at all events difficult to conceive the glory or utility of making a nominal convert to Christianity by taking advantage of a legal quirk, and “convincing a man against his will” by the threatened alternative of sundry pains and penalties. The Jew, however, could not have turned into a real Christian, and scarcely into a hypocrite. It was more easy for Falstaff to give reasons upon compulsion, than for Shylock to give faith.
SONNET-TO A LADY SINGING.
O! BREATHE, impassioned songstress, once again,
I. HAIL to the Bravel and hail the Land Where Freedom's dauntless guardians stand, An honored race, a glorious band, Or prompt to strike, or proud to die, Prepared for death or liberty! II. How hallowed is the Patriot's grave, Who 'neath the banners Freemen wave, With ready hand and bosom brave, Hath fought and died as heroes die, In battle and for liberty! III, How dear his proud immortal name To Virtue, Liberty, and Fame ! Its magic sound the Land shall claim For watch-word and for battle-cry To lead the brave to victory ! IV. Oh! who that patriot honor warms, When sound the trumpet's wild alarms, But nobly burns for deeds of arms, To force his country's foe to fly— To strike for death or liberty W. The Victor's brow may proudly shine, While Beauty's hands the wreath entwine, But, Oh! his country's heart's a shrine For him who greatly dares to die, For glory and for liberty l
I have read that the greatest height to which any balloon has ever ascended is twenty-three thousand, one hundred feet, which is the elevation reached by Guy Lussac in 1804. This is greatly above the highest mountains in the world, excepting the extreme peak of one of the Himmalayahs, which is twenty-eight thousand feet high. Man, winged only by his intellectual faculties, has out-soared the most ambitious of the feathered tribe. The highest flight of the Condor, is said to be about twenty thousand feet above the level of the sea.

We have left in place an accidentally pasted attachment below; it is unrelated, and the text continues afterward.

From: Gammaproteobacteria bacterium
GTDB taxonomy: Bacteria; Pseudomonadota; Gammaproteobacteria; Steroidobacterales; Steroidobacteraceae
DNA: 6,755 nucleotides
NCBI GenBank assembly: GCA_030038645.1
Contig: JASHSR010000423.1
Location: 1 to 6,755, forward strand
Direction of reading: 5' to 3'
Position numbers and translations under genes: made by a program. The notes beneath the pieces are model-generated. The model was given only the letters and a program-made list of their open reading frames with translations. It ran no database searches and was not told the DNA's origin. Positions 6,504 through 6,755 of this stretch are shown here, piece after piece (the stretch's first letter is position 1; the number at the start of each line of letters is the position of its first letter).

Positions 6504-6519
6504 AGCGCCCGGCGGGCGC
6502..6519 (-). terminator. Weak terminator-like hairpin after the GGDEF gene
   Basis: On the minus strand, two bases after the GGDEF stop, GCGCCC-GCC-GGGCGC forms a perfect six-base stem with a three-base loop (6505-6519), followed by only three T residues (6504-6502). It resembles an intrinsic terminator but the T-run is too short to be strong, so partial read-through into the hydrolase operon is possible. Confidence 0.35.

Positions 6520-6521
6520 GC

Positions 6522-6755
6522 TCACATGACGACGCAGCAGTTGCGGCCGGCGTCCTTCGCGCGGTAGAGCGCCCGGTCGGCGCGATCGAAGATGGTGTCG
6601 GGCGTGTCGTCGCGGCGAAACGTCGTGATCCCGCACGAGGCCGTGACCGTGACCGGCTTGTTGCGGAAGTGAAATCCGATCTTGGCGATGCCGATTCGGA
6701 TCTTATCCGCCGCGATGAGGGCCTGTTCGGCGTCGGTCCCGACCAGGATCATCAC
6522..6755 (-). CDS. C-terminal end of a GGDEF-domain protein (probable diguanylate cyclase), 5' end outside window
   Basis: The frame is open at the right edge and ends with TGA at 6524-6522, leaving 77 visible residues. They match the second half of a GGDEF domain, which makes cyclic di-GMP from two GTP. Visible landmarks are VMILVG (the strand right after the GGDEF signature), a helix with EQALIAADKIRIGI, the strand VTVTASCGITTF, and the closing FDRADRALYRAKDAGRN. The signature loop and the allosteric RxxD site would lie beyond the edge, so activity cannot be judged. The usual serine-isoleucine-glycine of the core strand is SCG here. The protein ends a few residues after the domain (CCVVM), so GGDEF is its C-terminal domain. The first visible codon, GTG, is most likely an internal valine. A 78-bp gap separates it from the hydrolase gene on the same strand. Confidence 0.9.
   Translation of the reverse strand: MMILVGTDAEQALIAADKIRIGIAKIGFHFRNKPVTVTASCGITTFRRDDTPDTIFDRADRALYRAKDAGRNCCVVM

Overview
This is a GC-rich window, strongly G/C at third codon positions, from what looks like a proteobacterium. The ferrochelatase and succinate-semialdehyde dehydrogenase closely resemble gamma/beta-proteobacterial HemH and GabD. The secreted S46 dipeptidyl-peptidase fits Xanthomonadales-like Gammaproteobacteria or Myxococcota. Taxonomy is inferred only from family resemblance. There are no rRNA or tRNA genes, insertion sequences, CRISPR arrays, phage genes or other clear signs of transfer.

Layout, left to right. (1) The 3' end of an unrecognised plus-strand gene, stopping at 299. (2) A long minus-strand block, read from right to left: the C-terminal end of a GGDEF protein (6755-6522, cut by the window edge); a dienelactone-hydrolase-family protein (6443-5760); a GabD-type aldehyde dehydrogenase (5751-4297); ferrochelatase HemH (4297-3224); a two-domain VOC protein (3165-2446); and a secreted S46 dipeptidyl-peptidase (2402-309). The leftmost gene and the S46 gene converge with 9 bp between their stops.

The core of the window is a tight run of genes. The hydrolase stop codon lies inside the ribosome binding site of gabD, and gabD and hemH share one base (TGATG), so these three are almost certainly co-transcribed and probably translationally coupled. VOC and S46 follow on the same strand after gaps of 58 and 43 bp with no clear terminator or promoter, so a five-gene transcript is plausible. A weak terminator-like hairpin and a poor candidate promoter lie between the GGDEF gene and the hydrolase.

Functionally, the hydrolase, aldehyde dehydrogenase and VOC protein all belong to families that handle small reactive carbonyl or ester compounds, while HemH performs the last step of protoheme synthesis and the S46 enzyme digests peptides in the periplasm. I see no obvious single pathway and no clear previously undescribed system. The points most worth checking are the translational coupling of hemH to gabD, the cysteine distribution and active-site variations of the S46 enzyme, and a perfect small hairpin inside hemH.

I recollect looking down from the top of the monument on Fish-street hill, and wondering at the littleness of man and beast. The Duke of Wellington happened to be passing at the very moment, and the hero looked any thing but heroic. It was a vision of Lilliput. What a sight it would have been for the sarcastic Swift, had he ascended in a balloon, and looked down upon this “ dim spot, which men call earth.” The proud rhodomontade of Richard the third—
“But I was born so high 1–
must seem a very modest metaphor to our modern voyagers through the sky. Probably to their minds, even the gallant Hotspur's aspirations are tamely reasonable—
“By heaven, methinks, it were an easy leap, To pluck bright honour from the pale-faced moon 1" What a creature of circumstance is man His opinions are as variable as the colours of the chameleon, and change with every change of position. “The great globe itself, with all that it inherits,” seems to sink into insignificance if we are lifted but a